Underwater: A Journey into the Unknown World of Small-sized Neotropical Fishes

Latest update August 31, 2019 Started on January 1, 2012

Check out an ichthyology team's effort on understanding the evolution of neotropical small-sized fishes and their distribution through geological time. Instagram: @underwater.blog

January 1, 2012
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In The Field

Today is our third day of fieldwork in the Amazon. During this period, I, Filipe and Pedro explored some specific habitats, such as litter leaf, sandbanks, and roots of aquatic plants. Among the stunning diversity of fishes collected in only 72 hours of expedition, the catfish species Helogenes marmoratus deserves some attention.
Fishes of the genus Helogenes were previously allocated in their own family, Helogenidae. From de Pinna & Vari’s (1995) paper on, these catfishes are considered a distinct lineage (subfamily Helogeninae) of the family Cetopsidae (commonly known as “candiru-açu” or “whale candiru/candiru baleia”). Helogenes currently comprises four species distributed throughout the Amazon, Orinoco and Tocantins River basin and in coastal rivers of the Guianas. Species of Helogenes are easily recognized by a very long anal fin, the lack of spines in both dorsal and pectoral fins, the ventral lobe of the caudal fin wider than the dorsal lobe and an adipose fin minute or absent. Individuals of H. marmoratus are found in clear or black waters in Brazil, Peru, Ecuador, Venezuela, Suriname, Guiana and French Guiana. They are brownish/reddish resembling dead leaves and inhabit litter, plant debris and roots of aquatic plants. The coloration pattern usually acts as a camouflage: these catfishes can be mistaken as a piece of wood when laying on their side to rest. Helogenes marmoratus is also known for jumping outside the water during rotenone fishing by Tukano and Tukuya indigenous people and then jumping back on the water after the water is clear. This species distinguishes from the other species of the genus by differences in fin rays counts.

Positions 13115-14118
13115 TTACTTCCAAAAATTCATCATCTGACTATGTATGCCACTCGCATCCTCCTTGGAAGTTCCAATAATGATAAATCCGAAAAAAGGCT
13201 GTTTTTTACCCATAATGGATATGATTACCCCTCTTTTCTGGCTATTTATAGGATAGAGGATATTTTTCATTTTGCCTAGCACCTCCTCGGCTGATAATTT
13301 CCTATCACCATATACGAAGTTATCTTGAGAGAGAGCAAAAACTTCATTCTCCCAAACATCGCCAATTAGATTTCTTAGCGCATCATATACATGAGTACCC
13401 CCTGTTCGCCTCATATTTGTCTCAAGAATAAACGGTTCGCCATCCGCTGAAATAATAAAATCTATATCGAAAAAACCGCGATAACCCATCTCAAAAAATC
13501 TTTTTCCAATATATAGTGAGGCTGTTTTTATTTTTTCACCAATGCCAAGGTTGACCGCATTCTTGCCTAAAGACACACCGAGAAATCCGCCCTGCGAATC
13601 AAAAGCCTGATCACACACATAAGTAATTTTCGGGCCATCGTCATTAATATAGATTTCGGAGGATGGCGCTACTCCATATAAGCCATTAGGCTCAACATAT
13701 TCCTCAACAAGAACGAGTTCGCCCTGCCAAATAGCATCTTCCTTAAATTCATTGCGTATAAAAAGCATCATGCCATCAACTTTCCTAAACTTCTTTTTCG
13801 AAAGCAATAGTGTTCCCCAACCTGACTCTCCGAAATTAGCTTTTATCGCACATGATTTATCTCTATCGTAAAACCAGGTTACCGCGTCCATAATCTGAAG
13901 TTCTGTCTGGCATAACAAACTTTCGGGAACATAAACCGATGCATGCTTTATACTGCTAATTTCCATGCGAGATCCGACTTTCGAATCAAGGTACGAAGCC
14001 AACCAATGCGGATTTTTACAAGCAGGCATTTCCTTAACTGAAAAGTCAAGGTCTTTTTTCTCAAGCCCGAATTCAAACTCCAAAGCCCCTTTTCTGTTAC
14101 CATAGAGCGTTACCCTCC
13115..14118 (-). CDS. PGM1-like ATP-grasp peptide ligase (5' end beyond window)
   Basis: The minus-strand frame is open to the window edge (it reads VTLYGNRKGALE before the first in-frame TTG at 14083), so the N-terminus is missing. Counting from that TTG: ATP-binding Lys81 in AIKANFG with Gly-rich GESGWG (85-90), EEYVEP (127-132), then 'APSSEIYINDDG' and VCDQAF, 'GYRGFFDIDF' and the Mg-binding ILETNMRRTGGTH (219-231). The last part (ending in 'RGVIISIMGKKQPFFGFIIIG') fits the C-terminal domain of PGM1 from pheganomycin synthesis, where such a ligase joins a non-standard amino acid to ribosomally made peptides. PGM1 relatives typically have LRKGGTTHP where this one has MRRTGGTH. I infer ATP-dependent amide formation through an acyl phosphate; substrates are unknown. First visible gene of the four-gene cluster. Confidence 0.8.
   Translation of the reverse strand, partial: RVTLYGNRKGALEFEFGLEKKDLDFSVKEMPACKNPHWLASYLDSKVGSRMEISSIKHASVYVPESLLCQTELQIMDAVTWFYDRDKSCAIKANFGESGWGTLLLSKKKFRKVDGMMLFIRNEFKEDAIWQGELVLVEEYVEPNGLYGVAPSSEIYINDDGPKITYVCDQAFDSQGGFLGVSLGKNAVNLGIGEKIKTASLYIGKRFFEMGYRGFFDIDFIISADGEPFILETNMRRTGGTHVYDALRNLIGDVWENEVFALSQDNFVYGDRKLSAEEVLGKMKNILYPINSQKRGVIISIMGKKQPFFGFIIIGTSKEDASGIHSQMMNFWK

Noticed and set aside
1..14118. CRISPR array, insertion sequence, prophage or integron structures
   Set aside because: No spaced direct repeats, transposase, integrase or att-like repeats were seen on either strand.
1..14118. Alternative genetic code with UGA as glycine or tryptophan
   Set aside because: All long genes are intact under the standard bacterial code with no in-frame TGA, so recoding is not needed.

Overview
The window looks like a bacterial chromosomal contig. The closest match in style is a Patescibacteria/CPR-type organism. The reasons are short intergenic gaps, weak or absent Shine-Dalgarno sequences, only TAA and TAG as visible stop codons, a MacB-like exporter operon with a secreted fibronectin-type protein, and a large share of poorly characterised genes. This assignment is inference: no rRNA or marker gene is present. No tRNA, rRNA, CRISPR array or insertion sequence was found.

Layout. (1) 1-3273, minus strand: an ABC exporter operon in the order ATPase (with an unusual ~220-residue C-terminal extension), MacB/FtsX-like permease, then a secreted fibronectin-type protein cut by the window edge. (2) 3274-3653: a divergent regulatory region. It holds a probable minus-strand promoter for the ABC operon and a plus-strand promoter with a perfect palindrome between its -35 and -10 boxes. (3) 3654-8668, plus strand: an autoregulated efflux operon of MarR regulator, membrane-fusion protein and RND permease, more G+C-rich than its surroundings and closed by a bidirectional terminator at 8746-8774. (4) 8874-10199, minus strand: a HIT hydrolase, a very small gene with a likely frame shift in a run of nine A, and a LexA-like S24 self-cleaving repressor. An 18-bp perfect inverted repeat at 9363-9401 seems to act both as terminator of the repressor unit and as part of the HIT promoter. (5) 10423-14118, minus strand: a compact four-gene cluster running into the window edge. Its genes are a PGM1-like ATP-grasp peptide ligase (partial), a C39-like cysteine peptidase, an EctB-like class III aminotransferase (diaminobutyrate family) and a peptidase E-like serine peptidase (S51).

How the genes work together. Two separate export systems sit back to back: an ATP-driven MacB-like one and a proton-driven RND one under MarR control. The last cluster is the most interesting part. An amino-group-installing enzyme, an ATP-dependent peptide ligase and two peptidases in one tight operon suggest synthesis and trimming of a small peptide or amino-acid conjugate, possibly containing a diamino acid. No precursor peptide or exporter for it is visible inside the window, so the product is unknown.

References: de Pinna, M.C.C. & Vari, R.P. (1995). Monophyly and Phylogenetic Diagnosis of the Family Cetopsidae, with Synonymization of the Helogenidae (Teleostei: Siluriformes) Sazima, I., Carvalho, L. N., Mendonça, F. P., & Zuanon, J. (2006). Fallen leaves on the water-bed: diurnal camouflage of three night active fish species in an Amazonian streamlet. Neotropical Ichthyology, 4(1), 119–122.